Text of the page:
It has been an honour to attend the festival. The singing of the Brathwaite family hymn is always a highlight. As a family we are enormously proud of how Margaret Brathwaite harnessed her freedom and education as a woman of colour in British West Indian society - at a time when freed people of colour were routinely excluded from the majority of occupations and opportunities.
The fact that the Festival has been celebrated continuously for 200 years is testament to Margaret’s enduring spirit.
Screenshot from the Brathwaite family festival. Photo by Lisa Soares.
What’s next for you? Will you continue to research your family history? Are you still working on the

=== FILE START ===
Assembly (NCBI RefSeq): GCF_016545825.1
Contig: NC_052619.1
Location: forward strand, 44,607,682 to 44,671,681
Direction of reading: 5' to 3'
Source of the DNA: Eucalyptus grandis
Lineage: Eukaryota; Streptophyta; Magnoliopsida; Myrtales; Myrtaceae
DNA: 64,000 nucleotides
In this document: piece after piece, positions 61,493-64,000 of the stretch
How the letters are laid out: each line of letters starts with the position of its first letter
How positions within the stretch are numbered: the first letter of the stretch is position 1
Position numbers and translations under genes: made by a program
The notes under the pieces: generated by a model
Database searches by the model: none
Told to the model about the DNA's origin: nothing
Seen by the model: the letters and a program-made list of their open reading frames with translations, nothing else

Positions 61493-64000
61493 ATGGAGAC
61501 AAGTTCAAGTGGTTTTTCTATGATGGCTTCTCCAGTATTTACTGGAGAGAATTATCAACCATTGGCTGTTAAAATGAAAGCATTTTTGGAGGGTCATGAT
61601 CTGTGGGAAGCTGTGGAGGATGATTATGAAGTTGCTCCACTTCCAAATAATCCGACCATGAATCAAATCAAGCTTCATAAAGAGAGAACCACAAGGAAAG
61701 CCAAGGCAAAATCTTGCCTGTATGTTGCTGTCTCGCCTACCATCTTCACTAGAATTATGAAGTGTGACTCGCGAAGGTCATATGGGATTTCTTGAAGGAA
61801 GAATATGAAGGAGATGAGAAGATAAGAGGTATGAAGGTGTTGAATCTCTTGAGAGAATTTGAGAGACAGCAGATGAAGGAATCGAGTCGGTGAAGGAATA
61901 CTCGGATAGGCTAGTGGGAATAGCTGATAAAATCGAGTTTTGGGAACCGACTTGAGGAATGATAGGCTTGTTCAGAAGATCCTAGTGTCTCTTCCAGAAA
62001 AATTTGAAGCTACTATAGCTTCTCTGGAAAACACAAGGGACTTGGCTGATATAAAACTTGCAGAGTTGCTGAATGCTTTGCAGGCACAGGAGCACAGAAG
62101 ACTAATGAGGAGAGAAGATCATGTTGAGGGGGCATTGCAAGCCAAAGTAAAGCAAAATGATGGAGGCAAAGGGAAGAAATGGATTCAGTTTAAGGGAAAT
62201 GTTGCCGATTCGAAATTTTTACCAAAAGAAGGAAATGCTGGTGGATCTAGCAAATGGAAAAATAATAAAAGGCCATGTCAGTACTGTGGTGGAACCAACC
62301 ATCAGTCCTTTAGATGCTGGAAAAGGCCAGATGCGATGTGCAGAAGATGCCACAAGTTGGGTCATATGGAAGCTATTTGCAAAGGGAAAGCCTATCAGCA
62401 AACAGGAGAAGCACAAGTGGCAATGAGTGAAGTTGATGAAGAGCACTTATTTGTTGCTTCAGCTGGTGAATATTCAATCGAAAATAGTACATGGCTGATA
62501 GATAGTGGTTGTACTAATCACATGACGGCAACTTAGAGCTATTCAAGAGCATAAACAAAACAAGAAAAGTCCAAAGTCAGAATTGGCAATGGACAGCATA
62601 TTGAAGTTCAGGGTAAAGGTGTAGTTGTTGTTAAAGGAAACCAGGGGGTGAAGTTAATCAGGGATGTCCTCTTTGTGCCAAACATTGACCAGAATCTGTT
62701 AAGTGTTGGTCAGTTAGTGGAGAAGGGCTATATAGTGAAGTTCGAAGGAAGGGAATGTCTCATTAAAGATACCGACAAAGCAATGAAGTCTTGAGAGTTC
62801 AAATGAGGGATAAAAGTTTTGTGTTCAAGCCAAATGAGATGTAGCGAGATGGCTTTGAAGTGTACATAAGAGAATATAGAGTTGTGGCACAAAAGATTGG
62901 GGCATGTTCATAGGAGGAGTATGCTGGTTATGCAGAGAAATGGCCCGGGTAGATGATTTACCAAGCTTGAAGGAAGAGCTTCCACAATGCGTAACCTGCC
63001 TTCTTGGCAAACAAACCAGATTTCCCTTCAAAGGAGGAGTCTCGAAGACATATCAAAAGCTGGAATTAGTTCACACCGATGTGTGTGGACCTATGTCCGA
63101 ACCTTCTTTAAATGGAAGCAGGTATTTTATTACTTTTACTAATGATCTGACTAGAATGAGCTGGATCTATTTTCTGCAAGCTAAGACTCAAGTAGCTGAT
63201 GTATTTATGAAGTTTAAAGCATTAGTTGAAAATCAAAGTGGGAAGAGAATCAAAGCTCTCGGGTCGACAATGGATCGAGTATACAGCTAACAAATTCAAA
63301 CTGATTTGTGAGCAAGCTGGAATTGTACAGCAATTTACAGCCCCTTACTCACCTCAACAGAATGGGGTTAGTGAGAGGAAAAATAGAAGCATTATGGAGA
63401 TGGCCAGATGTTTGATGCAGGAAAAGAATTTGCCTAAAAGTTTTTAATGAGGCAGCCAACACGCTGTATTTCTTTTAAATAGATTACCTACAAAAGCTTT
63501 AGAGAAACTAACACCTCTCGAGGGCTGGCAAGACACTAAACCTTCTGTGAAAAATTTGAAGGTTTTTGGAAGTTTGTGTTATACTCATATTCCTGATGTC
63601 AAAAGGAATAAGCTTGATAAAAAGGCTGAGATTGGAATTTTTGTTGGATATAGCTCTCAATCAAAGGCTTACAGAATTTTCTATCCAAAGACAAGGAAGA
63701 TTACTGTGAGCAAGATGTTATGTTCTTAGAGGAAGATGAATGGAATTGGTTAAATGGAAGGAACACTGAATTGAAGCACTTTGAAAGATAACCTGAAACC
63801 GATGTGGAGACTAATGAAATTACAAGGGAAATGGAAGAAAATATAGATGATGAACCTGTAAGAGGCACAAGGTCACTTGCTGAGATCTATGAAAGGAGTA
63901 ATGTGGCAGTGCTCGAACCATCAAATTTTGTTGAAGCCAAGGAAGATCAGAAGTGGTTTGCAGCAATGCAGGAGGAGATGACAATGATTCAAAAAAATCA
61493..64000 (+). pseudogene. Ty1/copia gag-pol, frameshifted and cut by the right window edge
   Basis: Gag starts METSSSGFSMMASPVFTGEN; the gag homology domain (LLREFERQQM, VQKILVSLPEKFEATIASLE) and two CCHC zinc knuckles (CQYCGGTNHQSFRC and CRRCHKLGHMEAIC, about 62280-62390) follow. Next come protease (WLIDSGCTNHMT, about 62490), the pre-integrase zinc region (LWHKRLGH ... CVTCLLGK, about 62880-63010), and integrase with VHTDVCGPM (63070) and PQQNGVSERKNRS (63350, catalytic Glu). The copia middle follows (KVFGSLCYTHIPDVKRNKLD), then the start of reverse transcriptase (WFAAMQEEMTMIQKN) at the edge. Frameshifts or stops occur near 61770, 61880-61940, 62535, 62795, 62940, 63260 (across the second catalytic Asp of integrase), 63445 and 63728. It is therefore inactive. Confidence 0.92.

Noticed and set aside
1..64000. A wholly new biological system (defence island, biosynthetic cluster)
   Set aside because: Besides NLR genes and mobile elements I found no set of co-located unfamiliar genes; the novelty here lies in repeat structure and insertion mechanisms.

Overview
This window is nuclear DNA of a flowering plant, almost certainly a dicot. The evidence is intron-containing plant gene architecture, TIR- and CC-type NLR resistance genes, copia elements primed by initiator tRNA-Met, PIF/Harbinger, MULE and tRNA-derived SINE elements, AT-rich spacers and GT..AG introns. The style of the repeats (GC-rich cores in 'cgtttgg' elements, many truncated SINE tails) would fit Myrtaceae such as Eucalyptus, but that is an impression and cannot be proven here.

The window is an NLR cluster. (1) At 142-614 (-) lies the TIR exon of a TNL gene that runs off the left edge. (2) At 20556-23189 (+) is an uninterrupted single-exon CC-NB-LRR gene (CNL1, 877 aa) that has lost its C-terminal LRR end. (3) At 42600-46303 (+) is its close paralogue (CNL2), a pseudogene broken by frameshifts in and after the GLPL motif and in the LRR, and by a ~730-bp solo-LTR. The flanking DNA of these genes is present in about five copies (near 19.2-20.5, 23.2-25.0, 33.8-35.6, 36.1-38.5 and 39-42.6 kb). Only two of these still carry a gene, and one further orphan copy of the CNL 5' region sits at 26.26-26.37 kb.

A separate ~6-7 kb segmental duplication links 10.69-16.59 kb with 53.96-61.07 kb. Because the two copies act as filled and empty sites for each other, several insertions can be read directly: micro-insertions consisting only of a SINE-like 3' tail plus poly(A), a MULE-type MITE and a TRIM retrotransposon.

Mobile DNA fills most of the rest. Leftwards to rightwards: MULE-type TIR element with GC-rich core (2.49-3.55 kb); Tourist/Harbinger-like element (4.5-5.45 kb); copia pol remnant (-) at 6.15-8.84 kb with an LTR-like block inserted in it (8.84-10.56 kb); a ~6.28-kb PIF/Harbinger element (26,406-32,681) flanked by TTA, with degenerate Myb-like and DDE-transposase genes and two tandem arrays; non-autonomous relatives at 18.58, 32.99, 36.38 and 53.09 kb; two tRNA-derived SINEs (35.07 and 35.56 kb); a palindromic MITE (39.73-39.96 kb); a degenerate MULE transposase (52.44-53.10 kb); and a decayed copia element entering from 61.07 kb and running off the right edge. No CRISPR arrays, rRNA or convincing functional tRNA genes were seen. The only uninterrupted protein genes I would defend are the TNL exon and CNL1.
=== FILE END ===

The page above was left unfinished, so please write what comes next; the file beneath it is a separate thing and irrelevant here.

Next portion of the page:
Rediscovering Black Portraiture series?
I’m currently rehearsing a new opera based on Richard Powers’ novel The Time of Our Singing, which will premiere at La Monnaie opera in Brussels. I am also working with Getty Publications on a book based on my Rediscovering Black Portraiture series. I’m delighted that the Renaissance instalment of Rediscovering Black Portraiture will form the basis of my debut solo exhibition Visible Skin: Rediscovering the Renaissance through Black Portraiture, a new outdoor exhibition across King’s College London’s Strand Campus. The show runs until 10 December 2021.
My work to recover knowledge about the lives of enslaved ancestors, especially those whose identities remain unknown is ongoing. This work, like my Rediscovering Black Portraiture is about agency and restorative justice.